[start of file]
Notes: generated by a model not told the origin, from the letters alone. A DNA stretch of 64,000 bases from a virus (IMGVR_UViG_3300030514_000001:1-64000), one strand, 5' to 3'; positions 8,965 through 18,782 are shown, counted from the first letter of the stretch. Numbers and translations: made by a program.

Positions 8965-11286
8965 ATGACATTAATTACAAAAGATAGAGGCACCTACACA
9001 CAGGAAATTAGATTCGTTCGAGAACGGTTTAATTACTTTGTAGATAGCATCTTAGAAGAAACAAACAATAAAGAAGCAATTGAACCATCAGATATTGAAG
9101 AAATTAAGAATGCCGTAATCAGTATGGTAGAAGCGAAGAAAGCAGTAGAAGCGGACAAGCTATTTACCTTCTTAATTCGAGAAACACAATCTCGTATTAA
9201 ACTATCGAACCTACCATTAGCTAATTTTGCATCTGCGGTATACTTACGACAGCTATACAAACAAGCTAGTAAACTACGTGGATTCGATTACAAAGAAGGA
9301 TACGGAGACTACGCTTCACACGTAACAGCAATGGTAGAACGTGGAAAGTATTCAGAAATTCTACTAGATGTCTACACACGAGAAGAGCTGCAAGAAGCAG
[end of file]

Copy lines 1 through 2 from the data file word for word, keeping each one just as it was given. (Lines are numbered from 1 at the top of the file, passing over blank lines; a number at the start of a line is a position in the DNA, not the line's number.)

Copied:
Notes: generated by a model not told the origin, from the letters alone. A DNA stretch of 64,000 bases from a virus (IMGVR_UViG_3300030514_000001:1-64000), one strand, 5' to 3'; positions 8,965 through 18,782 are shown, counted from the first letter of the stretch. Numbers and translations: made by a program.

Positions 8965-11286